If You're Struggling Financially

 


In Financial Aid 101, we mentioned a few strategies for alleviating the negative impact that unforeseen or emergency situations can have on your finances. In many cases, simply applying for a federal student loan based on pre-existing eligibility can fix the problem. In others, the Request for ReviewBudget Increase, and emergency loan request processes can be effective solutions. In other words, communicating your difficulties to the Office of Financial Aid and Scholarships should be one of your first steps. 

If, after consulting with the Office of Financial Aid and Scholarships, you still find yourself in need of financial resources beyond student loans, take a look at the recommendations below. The Resources section of this guide is also a useful roadmap to other campus and community resources. 


Take Action: Developing a Step-by Step Plan 

  1. Review Your Financial Situation

    • Take time to examine your financial situation and understand where your money is going each month. Review or create your budget. Note your income sources each quarter or month, as well as your basic living costs such as rent, utilities, school supplies, food, medical expenses, and personal care items. See if there are areas where you might cut your spending – for example, by shopping more cost-effectively, exploring free alternatives, and eliminating certain expenses. Is your income sufficient to meet your basic needs at UCSB? If not, how much more do you need?

    • Use the online budget calculators available at www.finaid.ucsb.edu/Features.aspx.

    • You can also visit the Worksheets section of this guide and complete “Worksheet 4: Financial Problem Solving,” which will best prepare you to take the next steps.

  2. Visit the Office of Financial Aid and Scholarships

    • Even if you are not currently a financial aid recipient, it is wise for you to connect with a financial aid advisor to review your situation. To speak with a financial aid advisor, call (805) 893-2432.

    • Find out if you are eligible for additional financial aid or work-study or a budget increase if you’ve incurred unexpected expenses.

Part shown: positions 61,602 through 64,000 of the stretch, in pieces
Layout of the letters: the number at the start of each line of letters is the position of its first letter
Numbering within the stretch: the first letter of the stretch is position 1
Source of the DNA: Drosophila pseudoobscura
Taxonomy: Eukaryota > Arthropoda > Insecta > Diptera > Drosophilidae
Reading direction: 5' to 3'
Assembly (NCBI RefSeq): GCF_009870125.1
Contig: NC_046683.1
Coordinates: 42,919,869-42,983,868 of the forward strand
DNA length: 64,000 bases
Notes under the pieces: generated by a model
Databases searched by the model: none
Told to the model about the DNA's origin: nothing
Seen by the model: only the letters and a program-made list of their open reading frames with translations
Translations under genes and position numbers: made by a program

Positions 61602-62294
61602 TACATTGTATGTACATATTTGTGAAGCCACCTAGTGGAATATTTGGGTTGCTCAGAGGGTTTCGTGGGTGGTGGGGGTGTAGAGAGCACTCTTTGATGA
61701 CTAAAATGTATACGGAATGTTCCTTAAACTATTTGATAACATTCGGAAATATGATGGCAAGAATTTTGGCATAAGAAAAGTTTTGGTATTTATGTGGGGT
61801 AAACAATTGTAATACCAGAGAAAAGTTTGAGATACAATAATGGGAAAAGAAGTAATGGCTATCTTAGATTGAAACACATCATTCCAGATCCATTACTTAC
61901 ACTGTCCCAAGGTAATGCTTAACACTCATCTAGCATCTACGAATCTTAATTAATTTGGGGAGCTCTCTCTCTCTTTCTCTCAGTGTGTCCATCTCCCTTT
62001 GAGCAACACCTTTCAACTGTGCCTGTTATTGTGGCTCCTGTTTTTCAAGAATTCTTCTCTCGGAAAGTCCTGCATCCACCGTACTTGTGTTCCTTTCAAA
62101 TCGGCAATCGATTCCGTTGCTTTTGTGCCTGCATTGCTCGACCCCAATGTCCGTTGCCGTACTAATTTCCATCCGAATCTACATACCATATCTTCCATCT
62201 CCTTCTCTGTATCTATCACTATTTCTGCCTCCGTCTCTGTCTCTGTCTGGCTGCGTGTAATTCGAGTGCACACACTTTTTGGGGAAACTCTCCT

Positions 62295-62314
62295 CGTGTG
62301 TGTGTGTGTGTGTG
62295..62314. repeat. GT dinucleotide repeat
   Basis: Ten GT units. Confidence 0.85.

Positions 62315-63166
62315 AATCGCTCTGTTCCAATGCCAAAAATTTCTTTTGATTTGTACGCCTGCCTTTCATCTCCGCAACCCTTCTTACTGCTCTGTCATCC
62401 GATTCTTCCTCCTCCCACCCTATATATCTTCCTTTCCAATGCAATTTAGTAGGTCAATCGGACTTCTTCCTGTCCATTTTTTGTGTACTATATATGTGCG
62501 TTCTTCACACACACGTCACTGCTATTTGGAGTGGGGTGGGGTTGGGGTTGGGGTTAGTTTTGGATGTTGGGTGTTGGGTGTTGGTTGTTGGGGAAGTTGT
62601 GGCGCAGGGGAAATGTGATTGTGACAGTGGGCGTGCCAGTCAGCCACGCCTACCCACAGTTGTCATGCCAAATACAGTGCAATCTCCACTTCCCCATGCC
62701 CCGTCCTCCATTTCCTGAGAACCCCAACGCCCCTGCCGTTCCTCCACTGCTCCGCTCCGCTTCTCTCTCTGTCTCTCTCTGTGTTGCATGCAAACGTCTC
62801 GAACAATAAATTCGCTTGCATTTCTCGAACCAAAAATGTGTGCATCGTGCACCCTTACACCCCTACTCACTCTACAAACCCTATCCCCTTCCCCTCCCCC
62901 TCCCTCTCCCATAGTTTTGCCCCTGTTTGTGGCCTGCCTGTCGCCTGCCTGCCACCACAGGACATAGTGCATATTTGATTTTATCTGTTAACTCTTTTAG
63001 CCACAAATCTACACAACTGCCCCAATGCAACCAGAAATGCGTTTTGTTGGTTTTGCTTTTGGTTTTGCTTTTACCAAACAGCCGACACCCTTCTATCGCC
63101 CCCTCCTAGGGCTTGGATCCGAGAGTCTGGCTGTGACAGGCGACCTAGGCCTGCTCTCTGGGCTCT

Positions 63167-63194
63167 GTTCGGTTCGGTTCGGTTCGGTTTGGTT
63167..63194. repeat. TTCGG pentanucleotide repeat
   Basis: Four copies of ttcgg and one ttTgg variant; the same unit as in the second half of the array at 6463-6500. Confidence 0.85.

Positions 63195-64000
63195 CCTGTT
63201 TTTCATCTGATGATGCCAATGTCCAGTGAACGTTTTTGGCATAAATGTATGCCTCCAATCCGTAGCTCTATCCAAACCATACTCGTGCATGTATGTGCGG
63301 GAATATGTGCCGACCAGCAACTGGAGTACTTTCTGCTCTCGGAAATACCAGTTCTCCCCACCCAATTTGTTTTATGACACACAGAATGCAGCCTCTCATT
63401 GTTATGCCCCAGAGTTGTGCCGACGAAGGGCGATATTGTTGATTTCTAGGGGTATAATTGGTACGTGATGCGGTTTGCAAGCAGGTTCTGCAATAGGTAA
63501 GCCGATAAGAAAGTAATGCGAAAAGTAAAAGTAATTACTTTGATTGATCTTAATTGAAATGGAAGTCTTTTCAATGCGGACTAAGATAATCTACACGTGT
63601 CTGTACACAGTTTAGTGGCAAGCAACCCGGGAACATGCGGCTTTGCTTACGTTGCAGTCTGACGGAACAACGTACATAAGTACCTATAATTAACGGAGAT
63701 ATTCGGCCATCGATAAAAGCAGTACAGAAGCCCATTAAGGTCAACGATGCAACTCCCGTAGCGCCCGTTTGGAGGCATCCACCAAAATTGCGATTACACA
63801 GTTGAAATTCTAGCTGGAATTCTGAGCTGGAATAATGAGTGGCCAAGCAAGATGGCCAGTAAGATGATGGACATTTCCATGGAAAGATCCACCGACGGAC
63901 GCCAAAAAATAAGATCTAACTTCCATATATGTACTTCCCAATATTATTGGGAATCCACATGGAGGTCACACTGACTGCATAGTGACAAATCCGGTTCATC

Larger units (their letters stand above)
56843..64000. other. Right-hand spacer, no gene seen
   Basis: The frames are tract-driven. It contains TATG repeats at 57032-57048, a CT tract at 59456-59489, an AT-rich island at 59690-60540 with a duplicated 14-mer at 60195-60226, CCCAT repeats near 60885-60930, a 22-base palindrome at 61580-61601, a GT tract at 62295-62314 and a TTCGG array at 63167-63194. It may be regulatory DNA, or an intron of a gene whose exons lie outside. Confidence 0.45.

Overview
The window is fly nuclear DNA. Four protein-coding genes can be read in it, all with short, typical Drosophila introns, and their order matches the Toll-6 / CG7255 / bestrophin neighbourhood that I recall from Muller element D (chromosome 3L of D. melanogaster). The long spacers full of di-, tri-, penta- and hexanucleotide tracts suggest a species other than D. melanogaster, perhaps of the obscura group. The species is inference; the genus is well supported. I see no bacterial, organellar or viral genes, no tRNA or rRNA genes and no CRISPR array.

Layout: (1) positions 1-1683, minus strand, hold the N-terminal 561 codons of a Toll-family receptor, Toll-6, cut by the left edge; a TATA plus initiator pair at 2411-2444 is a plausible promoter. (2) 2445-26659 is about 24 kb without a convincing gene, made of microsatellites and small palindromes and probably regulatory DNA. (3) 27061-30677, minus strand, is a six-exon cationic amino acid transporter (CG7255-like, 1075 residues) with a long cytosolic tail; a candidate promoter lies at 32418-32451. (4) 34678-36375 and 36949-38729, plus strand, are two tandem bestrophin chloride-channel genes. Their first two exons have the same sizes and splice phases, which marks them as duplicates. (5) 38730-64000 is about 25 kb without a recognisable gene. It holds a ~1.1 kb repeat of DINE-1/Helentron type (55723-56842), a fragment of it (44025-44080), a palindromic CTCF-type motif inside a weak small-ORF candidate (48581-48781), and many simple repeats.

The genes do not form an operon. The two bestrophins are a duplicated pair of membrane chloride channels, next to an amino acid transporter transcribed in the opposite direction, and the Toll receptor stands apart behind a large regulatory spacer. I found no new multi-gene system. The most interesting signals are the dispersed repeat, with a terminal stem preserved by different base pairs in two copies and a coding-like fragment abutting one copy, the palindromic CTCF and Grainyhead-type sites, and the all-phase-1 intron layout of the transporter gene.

• If your family’s financial circumstances have changed for the worse since you filed your FAFSA, let your financial aid advisor know as this could positively impact your overall financial aid package.

  3. Ask Parents, Relatives, or Others for Help 

    • See if they are able to provide you with money or connect you with resources in their network that may be helpful to you.

    • Check if a family member might be willing to co-sign a loan or borrow on your behalf. If so, contact the Office of Financial Aid and Scholarships at (805) 893-2432 for more information on how to proceed.

  4. Visit Career Services

    • Explore how you might increase your regular income by finding a part-time job on campus or in the local community. Many campus jobs and internships are advertised in winter and spring quarters for the coming year. To start the process:

    • Visit Career Services in person to speak with a career peer advisor, use the resource room, get feedback on your resume and cover letter, and meet with a professional career counselor.

    • Use GauchoLink and other online job search engines accessible from the Career Services website at http://career.sa.ucsb.edu/students/job-search.

    • For students with a work-study allocation, GauchoLink is also a great place to look for oncampus employment. To find out if you’re eligible for work-study, check the “My Aid Status” section of the Office of Financial Aid and Scholarships website at www.finaid.ucsb.edu.

  5. Finally, if…

    • you were unable to locate resources that meet your needs after following the above suggestions, or

    • you feel overwhelmed or confused about how to proceed, or

    • you feel that your situation is putting your health and safety at risk or causing you undue emotional stress,

    ... contact one of the following resources, as appropriate: 

A Note on Financial Emergencies

If you’re experiencing a financial emergency and you feel that you are out of time or solutions, get help immediately! In addition to the options and contacts listed above, you might also try the following:

  • Speak with a financial aid advisor in the Office of Financial Aid and Scholarships at (805) 893-2432 to see if you qualify for emergency loans or other quick solutions.

  • If the nature of your emergency allows for it, see if you can temporarily increase your work hours or find a quick-cash type of job. You might search for this on GauchoLink, local bulletin boards, Craigslist, and other job search engines available at http://career.sa.ucsb.edu/students/job-search . You could also ask your department or professors if they need assistance with a project. In addition, try visiting Career Services in person to get advice from a career peer or a professional counselor. Visit the “Resources” section of this guide to see if other options fit your needs. For example, you might look into emergency funding through the A.S. Cashier’s Office, the Graduate Students Association, the Educational Opportunity Program, and other resources found in this guide.

 

 




In Financial Aid 101, we mentioned a few strategies for alleviating the negative impact that unforeseen or emergency situations can have on your finances. In many cases, simply applying for a federal student loan based on pre-existing eligibility can fix the problem. In others, the Request for ReviewBudget Increase, and emergency loan request processes can be effective solutions. In other words, communicating your difficulties to the Office of Financial Aid and Scholarships should be one of your first steps.